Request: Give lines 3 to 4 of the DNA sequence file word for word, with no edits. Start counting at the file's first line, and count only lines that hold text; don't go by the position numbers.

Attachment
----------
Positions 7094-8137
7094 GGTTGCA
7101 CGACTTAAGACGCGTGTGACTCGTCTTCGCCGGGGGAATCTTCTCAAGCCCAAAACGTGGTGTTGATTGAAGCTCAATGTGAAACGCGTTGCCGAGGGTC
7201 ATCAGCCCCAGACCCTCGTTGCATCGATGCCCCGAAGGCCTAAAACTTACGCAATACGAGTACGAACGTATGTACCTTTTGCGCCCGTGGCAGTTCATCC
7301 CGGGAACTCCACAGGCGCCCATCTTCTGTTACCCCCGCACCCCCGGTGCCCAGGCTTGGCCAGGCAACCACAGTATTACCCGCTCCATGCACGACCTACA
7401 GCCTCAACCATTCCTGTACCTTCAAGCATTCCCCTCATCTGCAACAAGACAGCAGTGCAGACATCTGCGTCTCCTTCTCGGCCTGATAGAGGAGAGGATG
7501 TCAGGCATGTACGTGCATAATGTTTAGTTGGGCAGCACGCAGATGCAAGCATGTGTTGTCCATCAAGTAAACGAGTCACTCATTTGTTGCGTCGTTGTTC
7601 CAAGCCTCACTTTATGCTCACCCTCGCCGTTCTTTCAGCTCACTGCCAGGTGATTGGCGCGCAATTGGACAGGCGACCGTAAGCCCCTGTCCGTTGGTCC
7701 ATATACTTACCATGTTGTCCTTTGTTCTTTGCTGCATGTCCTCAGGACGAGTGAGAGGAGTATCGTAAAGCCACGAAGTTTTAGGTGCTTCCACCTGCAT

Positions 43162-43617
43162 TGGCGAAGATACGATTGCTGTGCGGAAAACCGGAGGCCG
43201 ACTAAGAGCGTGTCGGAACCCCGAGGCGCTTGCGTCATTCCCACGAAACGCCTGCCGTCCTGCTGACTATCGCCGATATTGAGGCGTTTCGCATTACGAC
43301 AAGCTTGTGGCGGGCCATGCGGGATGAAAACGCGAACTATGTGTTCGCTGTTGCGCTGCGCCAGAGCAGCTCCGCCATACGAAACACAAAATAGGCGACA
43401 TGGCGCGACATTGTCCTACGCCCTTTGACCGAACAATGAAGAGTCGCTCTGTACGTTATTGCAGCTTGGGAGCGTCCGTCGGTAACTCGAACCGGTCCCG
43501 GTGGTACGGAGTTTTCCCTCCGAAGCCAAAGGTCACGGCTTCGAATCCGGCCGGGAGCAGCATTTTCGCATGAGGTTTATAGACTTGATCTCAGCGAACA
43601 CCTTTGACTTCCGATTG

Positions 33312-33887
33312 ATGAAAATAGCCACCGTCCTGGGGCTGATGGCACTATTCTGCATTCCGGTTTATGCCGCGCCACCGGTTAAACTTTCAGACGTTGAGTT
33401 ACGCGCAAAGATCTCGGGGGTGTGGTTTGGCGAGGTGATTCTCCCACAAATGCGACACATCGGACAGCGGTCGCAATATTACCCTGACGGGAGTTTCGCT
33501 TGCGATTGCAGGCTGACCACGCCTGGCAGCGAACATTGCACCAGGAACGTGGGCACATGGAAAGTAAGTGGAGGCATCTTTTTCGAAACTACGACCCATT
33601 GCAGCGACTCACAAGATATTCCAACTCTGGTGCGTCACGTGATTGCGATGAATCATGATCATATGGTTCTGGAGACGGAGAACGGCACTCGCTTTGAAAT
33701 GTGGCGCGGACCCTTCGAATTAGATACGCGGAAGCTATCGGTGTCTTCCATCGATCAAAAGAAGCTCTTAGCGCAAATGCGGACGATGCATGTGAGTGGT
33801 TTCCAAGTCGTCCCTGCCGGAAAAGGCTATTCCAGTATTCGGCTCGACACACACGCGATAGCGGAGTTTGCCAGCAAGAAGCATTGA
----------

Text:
7101 CGACTTAAGACGCGTGTGACTCGTCTTCGCCGGGGGAATCTTCTCAAGCCCAAAACGTGGTGTTGATTGAAGCTCAATGTGAAACGCGTTGCCGAGGGTC
7201 ATCAGCCCCAGACCCTCGTTGCATCGATGCCCCGAAGGCCTAAAACTTACGCAATACGAGTACGAACGTATGTACCTTTTGCGCCCGTGGCAGTTCATCC